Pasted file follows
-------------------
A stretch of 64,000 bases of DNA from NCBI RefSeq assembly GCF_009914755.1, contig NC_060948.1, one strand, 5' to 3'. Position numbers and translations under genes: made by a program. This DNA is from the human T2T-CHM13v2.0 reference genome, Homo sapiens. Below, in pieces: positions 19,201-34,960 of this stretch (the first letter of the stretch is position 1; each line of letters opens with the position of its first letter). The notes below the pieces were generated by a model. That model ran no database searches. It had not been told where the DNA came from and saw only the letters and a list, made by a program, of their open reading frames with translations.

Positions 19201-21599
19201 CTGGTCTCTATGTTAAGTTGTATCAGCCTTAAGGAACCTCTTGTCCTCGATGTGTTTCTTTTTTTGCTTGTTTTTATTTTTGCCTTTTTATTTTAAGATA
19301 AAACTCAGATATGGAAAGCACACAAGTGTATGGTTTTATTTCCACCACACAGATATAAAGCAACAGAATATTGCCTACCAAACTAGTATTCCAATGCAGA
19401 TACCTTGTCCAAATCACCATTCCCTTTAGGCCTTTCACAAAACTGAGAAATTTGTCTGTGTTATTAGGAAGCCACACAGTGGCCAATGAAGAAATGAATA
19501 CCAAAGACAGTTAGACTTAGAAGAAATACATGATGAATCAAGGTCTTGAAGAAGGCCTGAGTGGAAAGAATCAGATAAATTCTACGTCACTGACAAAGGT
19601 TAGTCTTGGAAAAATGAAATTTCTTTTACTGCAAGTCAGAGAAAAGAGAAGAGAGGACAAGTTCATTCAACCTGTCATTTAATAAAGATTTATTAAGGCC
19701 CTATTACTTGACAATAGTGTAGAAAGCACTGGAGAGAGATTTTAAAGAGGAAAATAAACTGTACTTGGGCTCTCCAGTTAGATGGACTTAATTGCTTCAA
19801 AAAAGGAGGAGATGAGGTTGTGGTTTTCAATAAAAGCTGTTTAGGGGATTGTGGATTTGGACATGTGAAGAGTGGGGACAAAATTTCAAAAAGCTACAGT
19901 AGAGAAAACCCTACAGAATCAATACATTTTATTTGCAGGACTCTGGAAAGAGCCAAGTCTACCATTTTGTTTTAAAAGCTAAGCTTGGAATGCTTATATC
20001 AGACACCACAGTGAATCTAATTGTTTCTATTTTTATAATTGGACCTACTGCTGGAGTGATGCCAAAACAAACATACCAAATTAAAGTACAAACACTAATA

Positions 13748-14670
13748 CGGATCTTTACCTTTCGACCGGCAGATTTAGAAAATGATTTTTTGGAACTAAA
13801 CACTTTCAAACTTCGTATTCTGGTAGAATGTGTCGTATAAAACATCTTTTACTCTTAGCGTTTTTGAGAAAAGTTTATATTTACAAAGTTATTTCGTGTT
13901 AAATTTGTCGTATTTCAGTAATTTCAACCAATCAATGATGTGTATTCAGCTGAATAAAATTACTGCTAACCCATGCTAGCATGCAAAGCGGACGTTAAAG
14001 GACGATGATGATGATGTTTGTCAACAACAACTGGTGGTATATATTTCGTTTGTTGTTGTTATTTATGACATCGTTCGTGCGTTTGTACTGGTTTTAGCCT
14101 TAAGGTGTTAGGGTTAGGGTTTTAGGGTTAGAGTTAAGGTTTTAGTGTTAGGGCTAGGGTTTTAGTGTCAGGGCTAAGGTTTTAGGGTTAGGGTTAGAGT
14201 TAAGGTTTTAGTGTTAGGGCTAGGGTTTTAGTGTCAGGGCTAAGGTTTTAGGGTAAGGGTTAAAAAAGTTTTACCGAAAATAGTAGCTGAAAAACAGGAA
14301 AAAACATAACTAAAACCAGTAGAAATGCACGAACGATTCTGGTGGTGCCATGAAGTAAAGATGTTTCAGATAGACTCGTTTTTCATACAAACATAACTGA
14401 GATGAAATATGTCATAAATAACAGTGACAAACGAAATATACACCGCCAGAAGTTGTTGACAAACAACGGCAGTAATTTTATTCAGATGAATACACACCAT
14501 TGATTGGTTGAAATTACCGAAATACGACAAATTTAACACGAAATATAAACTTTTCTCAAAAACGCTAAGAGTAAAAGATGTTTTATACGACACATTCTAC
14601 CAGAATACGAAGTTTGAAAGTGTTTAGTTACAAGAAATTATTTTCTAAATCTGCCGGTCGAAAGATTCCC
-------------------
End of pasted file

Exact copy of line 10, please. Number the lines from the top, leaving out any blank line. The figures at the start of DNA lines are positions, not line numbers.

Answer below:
19901 AGAGAAAACCCTACAGAATCAATACATTTTATTTGCAGGACTCTGGAAAGAGCCAAGTCTACCATTTTGTTTTAAAAGCTAAGCTTGGAATGCTTATATC